The summit, held earlier this month in Pasay within the country’s capital region, saw a Memorandum of Understanding with Russia finalised to increase academic exchange, while a Memorandum of Cooperation was signed to begin the process of qualification recognition with New Zealand.
“After more than a decade of negotiations, cooperation in higher education between the Philippines and Russia has been reached,” CHED Spokesman J. Prospero De Vera III said.
“While internationalisation of Philippine higher education has grown stronger in recent years, the country’s engagement with the Russian Federation on higher education has paled in comparison to the other western counterparts,” he continued, pointing to the cessation of formal talks in 2004.
“Such review can only redound to reforms that… continuously transform our education system and the world of work”
With the MOU signed, seven key points, including the promotion of cooperation across institutions, sharing of information on each country’s higher education systems, and the facilitation of mutual qualification recognition, will be pursued.
Both the Russian and New Zealand agreements see a continuation of the Philippines’ aspirations to increase the flow of its citizens around the world, after an Executive Order in 2012 directed CHED to begin linking the Philippine Qualifications Framework to the ASEAN Qualifications Reference Framework.
During an ASEAN conference in July, which sought to orient the qualification translation process across members, CHED chairperson Patricia Licuanan pressed the need for robust qualifications recognition.
“When people begin to move freely for various reasons and especially for study or employment, comparability of qualifications becomes paramount. Comparability of qualifications… presume trust in the quality of the qualifications that are being compared,” she said.
While undertaking this process had obvious advantages for Filipinos intending on going overseas, Licuanan also argued that increasing the Philippines’ links with international higher education systems would be of significant benefit to local students.
“This arrangement… will make it easier for the citizens of the Philippines and New Zealand to study and work in each other’s countries”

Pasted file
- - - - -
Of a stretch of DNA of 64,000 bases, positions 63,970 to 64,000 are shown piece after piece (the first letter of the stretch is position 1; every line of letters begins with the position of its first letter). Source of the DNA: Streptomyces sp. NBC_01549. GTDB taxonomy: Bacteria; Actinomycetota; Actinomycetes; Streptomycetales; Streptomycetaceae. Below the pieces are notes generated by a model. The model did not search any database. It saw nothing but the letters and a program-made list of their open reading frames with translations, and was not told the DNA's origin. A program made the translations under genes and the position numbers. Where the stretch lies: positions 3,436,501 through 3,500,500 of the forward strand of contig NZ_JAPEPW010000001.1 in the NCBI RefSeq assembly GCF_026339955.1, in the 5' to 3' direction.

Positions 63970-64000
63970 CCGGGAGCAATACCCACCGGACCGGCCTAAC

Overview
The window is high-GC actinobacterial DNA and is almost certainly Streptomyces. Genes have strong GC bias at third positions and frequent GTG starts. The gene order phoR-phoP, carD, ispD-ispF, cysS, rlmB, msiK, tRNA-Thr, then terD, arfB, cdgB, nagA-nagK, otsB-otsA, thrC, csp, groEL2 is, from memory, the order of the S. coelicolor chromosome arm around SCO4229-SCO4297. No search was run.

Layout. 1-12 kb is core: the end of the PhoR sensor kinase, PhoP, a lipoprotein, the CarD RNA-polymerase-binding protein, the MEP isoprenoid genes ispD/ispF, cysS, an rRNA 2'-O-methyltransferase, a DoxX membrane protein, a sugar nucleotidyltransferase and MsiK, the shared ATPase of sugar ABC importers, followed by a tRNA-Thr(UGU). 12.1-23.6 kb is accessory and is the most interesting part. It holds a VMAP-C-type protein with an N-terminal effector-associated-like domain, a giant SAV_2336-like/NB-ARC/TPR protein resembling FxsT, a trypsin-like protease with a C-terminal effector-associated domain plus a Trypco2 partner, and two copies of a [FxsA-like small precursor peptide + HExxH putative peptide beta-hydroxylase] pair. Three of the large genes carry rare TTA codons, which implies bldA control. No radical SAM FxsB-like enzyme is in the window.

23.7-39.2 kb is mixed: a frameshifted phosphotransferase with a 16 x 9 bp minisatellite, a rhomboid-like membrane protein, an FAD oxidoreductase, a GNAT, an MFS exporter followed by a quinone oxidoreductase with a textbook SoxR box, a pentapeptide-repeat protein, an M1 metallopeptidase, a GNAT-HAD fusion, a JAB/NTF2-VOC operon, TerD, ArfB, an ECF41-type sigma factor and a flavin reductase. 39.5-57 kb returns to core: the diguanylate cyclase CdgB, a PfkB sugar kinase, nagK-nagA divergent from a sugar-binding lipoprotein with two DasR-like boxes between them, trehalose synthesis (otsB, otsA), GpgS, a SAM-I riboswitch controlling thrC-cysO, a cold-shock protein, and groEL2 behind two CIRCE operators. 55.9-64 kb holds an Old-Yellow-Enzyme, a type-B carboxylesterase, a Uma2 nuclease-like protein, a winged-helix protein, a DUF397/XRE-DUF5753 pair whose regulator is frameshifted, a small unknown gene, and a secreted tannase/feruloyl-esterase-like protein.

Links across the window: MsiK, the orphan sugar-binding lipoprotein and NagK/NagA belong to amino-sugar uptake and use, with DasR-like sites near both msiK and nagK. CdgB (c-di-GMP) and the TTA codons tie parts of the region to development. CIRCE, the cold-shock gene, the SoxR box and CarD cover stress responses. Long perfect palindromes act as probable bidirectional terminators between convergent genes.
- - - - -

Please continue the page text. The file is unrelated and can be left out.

“At the end of the day, developing and further refining our qualifications system will compel us to mobilise stakeholders. Such review can only redound to reforms that aim to fill many gaps and, in the process, continuously transform our education system and the world of work.”
The Philippines is not alone as it looks to increase its global connections, with New Zealand also aiming to raise its qualification recognition arrangements to at least 50 countries by 2020.
The MOC, which agrees to pursue qualification recognition between the two countries and improve bi-lateral understanding and confidence, has been welcomed in New Zealand.
“We live in a world where people are increasingly mobile,” UNZ executive director Chris Whelan said.
“Students may be looking to study overseas and they want to know that any qualification they complete will be recognised and understood back home.”
Whelan told The PIE News that qualification recognition was also becoming increasingly more important as international students look for employment.
“This arrangement… will make it easier for the citizens of the Philippines and New Zealand to study and work in each other’s countries and, in time, will build the people to people relationships and mutual links between both nations that eventually foster trade and other forms of mutually beneficial cooperation.”
Further bolstering the MOC, Philippine Airlines also announced they would commence direct flights to New Zealand in December.
The ASEAN deals are another milestone in a big year for the Philippines, after ten of its universities were selected to participate in transnational education partnerships with the UK in April.